While Chinatowns had existed in other countries for hundreds of years before making their way to the U.S., the United States features a particularly high number of Chinatowns relative to its size. Here are a few of the biggest Chinatowns you’ll find in the states.

5. Honolulu, Hawaii

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While the exact boundary (and thus, the exact population) of the Honolulu Chinatown isn’t precisely known, it deserves mention on this list for its historical role in Chinese-American culture.

One of the earlier Chinatown settlements, Chinese immigrants came to Hawaii to work the island’s rich sugar plantations. Many of these laborers stayed in the area to work as merchants, and eventually, the early boundaries of Hawaii’s first Chinatown began to form. Of course, the area wasn’t without hardship—the Honolulu Chinatown was rocked by a great fire in 1886, an outbreak of bubonic plague in 1899, and another huge blaze in 1900. But the area endured, and it stands today as the home of the largest Chinese population in Hawaii.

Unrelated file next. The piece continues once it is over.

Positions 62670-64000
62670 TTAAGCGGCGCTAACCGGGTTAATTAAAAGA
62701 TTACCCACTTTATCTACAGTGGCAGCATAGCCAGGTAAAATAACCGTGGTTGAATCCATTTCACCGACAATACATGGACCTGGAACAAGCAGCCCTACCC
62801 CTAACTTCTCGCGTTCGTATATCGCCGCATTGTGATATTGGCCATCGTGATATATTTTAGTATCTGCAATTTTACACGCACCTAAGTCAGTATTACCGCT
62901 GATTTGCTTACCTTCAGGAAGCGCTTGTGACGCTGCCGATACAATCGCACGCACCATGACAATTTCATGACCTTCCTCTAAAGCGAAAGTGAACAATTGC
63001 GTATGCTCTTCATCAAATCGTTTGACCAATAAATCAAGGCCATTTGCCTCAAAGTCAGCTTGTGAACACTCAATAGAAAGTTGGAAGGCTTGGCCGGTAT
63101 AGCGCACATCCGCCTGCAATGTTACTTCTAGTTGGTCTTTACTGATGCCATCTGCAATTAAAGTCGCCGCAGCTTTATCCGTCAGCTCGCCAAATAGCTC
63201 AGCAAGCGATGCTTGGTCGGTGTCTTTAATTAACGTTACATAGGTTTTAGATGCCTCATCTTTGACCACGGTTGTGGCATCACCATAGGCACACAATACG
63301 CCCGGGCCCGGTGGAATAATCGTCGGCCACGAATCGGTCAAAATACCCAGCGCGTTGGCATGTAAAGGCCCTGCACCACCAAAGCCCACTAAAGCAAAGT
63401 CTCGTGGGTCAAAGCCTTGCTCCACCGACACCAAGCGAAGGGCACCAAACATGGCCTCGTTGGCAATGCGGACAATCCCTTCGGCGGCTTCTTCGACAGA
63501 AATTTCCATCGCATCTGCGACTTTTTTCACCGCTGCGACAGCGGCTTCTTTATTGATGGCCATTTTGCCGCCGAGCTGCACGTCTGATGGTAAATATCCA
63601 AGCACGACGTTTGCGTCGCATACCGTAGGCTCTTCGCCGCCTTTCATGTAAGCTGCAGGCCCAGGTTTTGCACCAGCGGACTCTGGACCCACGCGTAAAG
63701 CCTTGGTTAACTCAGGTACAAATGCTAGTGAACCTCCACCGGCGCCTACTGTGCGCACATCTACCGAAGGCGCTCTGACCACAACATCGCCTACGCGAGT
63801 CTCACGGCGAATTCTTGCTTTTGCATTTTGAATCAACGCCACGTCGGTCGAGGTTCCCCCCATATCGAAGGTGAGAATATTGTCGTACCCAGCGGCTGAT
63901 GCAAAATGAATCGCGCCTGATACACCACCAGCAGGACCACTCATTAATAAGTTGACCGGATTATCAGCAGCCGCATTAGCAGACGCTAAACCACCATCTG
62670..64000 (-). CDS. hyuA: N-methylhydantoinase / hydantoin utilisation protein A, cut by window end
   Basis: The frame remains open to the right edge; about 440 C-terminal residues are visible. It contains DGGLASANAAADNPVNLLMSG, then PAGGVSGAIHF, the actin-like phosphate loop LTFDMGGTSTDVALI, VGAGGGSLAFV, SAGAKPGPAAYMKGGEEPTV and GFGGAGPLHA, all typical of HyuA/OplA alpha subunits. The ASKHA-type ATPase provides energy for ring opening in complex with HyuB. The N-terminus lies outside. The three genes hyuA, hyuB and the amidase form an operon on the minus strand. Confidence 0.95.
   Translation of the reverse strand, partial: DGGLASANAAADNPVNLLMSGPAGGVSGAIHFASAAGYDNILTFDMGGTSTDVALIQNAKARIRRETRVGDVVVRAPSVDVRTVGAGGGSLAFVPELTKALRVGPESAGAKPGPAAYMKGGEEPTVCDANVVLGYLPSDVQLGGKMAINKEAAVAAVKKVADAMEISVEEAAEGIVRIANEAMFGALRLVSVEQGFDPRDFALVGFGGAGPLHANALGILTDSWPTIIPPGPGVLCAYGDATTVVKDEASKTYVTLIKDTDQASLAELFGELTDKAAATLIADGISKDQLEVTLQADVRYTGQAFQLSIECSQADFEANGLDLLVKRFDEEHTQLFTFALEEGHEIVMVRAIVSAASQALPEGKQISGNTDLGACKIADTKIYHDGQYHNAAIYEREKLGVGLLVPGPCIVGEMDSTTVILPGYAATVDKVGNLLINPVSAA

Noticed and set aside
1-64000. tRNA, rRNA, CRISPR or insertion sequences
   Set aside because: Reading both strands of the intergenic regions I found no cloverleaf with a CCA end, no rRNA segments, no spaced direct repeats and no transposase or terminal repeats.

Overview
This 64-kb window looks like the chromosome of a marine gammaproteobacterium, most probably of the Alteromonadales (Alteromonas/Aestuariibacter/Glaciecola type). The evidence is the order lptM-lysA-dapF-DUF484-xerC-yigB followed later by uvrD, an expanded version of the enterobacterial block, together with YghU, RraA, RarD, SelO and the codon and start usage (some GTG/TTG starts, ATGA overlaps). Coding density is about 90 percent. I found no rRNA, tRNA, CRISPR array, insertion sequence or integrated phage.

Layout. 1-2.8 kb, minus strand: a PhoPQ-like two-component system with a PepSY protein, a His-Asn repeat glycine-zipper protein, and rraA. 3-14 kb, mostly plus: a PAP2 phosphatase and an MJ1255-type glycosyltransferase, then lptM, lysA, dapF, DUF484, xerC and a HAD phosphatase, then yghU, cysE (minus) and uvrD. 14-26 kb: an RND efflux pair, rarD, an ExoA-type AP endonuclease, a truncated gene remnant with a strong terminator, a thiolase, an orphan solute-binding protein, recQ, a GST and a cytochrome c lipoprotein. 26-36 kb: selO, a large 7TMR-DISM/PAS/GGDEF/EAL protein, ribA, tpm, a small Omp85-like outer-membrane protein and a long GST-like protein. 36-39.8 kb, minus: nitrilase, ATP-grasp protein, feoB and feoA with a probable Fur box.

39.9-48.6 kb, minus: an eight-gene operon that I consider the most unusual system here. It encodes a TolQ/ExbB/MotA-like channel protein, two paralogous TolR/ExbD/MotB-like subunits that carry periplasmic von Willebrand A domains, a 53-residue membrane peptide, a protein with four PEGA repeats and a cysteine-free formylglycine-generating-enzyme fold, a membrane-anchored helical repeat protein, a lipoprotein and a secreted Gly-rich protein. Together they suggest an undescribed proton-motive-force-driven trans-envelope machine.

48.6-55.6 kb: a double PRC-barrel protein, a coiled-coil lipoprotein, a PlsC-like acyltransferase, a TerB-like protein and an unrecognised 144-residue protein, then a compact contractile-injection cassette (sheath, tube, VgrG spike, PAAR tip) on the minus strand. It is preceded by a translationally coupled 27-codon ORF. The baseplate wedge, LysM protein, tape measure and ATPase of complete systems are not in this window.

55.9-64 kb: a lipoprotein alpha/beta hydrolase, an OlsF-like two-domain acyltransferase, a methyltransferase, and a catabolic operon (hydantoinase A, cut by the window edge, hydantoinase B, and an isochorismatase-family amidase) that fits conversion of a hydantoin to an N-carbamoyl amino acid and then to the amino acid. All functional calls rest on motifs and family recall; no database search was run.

4. Seattle, Washington

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Further north than most other U.S. Chinatowns, the Seattle Chinatown — more officially known as the Chinatown-International District of Seattle — is the biggest Chinese enclave in the American northwest. Home to a diverse range of Chinese, Japanese, Filipino, and Vietnamese populations, the area acts as a hub of Asian culture in the region and brings in substantial tourism throughout the year.

3. Chicago, Illinois

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The second-oldest in the United States, the Chinatown neighborhood in south Chicago is certainly worth visiting. The bulk of the Chicago Chinatown population came from immigrants fleeing persecution on the West Coast; the establishment of the San Francisco Chinatown (as detailed below) made Chinese culture a staple in America, but the immigrants there faced extensive prejudice from U.S. nationals.

In an ironic twist, U.S. citizens viewed Chinese influence as a detriment to American culture, despite the fact that American culture (not even 100 years old at that point) had its foundation in African slave labor and Native American blood. Regardless, immigrants found some relief in their newly-formed Chinatown, where it stands today as one of the most populous Chinese enclaves in the country.